In its March 2020 brief “Developments in Open Banking and APIs: Where Does the U.S. Stand?”, the Federal Reserve Bank of Boston said, “To date, U.S. regulators have taken a more hands-off approach by issuing non-binding guidelines, thus allowing industry stakeholders to pave the way forward. U.S. regulators acknowledge that although there is a market and demand for open banking, the current regulatory structure prioritizes consumer protection.”
That establishes strong roots for open banking demand in America, while also giving a nod to its inevitability here, and soon. One need only look to the U.K. for a foretaste.
“A September report found that the number of open banking users in the U.K. doubled to more than two million during the six months preceding the study, for example. This figure includes new users of online banking platforms or money management FinTechs, services that are covered under U.K. open banking rules and that provide holistic views of users’ finances by sharing data among multiple financial entities,” according to PYMNTS’ latest Merchants’ Guide to Navigating Global Payments Regulations, done in collaboration with Ekata.
Access to APIs and the dynamic personalization enabled by open banking and data sharing are the new frontier in banking. The Merchants’ Guide to Navigating Global Payments Regulations is a rich resource on the topic, as merchant data steps into the spotlight.
Artisanal APIs Derive From Deep Merchant Data
Open banking, in brief, securely shares and analyzes data allowing financial institutions (FIs) and FinTechs to iterate and ideally create wonderful new money products that people will love. Merchants are central to this plan, as are banks, for their deep knowledge of consumers.
Building on that trust with platform tech and artisanal APIs is the next step.
“Open access to payment APIs allows merchants to give their consumers additional options during checkout. Consumers can now use their bank accounts to make payments while also viewing the account balance directly,” Arjun Kakkar, vice president of strategy and operations for Ekata, told PYMNTS. “And that is merely the tip of the iceberg — merchants can offer checkout options way beyond our imagination that could optimize customer value creation.”
Considering that “60 percent of consumers worldwide now assert that they are turning to their most trusted brands as the health crisis continues, this indicates that merchants may need to more closely monitor digital privacy and open banking standards to make certain their data storage and protection practices are up to speed,” per the Guide.
The U.S. isn’t in the lead here, which is okay. It’s part of that “stand back” posture the Boston Fed noted in its March brief. However, “certain parts of the world have already seen the value of this approach,” Kakkar said. “For example, the government-backed Unified Payments Interface is one of India’s most popular eCommerce payment methods. Online merchants realize that a frictionless and secure checkout experience is one of the best ways to earn consumer trust. And that is not all. The Baymard Institute pegs the average shopping cart abandonment rate at almost 70 percent, and friction reduction also implies revenue upside.”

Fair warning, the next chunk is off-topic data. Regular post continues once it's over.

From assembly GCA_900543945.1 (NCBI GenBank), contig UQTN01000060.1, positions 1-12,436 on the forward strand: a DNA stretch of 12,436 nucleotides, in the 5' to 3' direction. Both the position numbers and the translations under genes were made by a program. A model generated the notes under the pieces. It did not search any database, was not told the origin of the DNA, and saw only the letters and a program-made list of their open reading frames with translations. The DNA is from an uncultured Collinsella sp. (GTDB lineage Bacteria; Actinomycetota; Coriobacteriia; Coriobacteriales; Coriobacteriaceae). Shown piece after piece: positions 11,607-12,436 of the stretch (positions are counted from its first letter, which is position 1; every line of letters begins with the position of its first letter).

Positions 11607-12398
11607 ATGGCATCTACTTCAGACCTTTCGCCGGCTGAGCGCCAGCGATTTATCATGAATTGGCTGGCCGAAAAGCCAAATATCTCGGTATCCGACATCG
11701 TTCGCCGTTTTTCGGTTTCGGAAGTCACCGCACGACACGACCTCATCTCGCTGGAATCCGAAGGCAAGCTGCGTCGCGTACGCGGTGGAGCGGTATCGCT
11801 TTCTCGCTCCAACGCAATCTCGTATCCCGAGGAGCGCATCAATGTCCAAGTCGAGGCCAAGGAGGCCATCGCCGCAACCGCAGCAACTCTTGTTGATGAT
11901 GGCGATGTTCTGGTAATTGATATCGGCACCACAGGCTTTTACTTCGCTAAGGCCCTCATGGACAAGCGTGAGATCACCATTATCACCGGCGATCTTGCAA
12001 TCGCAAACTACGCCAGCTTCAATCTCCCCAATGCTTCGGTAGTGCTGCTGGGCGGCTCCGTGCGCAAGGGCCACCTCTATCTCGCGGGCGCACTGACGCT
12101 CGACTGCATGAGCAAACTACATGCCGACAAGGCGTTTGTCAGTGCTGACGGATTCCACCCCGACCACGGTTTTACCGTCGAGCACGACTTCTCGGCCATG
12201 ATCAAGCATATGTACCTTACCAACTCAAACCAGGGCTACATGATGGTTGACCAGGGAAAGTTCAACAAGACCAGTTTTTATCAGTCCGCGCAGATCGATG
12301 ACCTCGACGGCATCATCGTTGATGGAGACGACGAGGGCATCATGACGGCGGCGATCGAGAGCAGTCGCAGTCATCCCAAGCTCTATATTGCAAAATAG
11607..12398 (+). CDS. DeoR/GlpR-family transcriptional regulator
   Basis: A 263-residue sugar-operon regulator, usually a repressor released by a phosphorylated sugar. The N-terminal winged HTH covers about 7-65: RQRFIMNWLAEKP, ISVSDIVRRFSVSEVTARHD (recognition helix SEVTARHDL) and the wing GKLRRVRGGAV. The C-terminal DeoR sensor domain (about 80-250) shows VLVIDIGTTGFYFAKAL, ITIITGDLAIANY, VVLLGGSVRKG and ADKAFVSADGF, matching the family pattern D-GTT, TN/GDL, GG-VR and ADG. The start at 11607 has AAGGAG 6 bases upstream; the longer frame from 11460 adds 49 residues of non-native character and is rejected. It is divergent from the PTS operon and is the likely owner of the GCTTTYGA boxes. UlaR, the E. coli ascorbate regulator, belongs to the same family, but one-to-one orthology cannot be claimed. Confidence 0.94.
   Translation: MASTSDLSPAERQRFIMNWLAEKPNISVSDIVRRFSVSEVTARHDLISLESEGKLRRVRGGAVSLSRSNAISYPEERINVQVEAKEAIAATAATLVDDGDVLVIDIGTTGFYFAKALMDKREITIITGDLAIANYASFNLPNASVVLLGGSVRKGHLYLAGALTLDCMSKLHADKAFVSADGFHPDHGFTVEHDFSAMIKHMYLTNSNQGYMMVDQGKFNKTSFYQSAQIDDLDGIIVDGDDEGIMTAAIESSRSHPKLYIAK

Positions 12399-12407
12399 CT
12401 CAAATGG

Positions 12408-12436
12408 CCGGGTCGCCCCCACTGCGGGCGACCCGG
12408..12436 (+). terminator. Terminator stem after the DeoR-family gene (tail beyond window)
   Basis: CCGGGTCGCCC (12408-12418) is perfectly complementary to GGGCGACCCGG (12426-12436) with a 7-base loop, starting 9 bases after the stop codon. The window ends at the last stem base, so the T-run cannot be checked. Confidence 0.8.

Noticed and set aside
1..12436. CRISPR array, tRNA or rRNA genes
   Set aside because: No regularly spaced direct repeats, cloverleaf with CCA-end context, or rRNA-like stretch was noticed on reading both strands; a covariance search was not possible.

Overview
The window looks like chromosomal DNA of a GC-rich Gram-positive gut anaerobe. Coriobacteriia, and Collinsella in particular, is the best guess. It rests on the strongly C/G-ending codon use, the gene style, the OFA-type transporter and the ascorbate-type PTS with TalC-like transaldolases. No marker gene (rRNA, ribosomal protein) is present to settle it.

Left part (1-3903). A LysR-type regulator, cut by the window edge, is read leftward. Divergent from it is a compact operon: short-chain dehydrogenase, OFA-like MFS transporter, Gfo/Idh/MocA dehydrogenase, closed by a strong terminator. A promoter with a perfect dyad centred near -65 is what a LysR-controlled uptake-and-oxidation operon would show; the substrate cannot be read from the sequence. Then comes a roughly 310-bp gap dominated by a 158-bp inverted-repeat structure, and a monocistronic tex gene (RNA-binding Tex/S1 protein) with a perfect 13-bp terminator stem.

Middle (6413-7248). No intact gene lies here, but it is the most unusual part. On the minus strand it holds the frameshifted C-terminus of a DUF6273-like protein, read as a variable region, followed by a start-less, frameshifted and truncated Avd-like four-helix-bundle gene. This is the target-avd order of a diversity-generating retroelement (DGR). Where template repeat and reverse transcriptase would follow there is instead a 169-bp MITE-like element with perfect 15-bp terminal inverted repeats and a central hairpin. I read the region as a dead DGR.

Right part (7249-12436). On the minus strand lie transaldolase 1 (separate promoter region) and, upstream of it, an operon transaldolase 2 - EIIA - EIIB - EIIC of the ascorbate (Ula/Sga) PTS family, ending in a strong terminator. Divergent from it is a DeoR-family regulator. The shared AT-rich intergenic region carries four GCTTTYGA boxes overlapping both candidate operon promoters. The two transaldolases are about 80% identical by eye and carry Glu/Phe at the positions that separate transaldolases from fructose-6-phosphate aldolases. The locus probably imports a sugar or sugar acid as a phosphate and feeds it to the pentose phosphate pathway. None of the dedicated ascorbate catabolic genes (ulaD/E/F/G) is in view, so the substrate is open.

Hurry Up And Wait
In these situations, it’s the suspense that gets you. When?! Not being prepared also gets you.
“Digital payments and banking surges are prompting consumers to more closely examine how online platforms are using the information they share — and to consider who is responsible for the security of such details,” the Guide notes. “Research suggests that more consumers are expecting merchants to tackle this task, with 90 percent of American consumers stating that companies and government entities should be safeguarding their digital data.”
Don’t let the lack of hard law in the U.S. fool you. Regulators here (and obviously abroad) are quite serious about the security of open banking. As the new Merchants’ Guide to Navigating Global Payments Regulations states, “It is thus imperative for merchants to thoroughly monitor and analyze open banking developments. Utilizing the data transparency and the third-party collaboration that open banking has made possible can help merchants craft personalized offerings and services that can, in turn, allow them to build more trust among their targeted customers, but consumers must first trust merchants enough to provide this information.”